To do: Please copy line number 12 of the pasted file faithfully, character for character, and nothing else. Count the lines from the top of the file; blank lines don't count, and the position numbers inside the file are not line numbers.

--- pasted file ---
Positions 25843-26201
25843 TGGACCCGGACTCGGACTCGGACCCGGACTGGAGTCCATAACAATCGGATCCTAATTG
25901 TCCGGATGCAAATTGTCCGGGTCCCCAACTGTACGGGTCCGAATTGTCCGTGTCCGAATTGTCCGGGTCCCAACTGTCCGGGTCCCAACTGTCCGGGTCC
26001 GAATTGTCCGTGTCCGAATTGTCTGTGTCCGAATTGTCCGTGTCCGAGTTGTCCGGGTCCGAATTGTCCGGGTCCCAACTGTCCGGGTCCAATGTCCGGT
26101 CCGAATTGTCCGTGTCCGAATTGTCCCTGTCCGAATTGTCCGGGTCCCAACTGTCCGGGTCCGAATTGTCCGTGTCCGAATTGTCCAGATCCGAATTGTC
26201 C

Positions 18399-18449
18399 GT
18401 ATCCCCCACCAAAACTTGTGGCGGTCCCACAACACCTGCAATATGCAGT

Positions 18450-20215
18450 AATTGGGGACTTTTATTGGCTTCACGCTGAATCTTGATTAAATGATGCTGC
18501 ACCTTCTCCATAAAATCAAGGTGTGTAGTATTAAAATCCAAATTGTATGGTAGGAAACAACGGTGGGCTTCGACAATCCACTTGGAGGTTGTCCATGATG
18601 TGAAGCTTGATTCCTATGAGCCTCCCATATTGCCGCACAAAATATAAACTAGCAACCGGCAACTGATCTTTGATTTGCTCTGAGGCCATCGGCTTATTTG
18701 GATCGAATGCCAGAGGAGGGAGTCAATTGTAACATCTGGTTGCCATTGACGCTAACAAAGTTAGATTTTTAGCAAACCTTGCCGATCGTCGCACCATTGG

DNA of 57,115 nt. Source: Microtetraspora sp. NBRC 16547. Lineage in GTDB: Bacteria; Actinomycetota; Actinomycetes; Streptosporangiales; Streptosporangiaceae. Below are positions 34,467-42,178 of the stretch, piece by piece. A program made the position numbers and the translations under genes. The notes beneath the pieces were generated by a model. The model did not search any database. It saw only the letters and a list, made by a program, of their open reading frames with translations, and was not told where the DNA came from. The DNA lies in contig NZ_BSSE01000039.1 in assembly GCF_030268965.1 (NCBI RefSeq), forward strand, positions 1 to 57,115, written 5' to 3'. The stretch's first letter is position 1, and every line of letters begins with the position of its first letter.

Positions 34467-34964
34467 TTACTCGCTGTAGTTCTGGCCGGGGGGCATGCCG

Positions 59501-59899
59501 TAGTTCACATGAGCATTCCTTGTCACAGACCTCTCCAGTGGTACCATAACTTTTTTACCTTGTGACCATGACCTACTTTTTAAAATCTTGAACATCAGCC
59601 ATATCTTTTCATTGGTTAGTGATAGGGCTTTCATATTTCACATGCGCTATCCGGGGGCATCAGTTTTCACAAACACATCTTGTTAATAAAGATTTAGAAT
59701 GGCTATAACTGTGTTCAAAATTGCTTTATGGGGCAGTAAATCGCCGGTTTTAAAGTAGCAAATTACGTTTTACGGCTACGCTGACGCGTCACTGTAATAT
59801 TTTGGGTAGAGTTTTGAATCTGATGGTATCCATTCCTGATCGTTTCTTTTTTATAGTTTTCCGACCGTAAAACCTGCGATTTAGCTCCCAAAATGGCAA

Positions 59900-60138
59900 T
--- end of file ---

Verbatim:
18501 ACCTTCTCCATAAAATCAAGGTGTGTAGTATTAAAATCCAAATTGTATGGTAGGAAACAACGGTGGGCTTCGACAATCCACTTGGAGGTTGTCCATGATG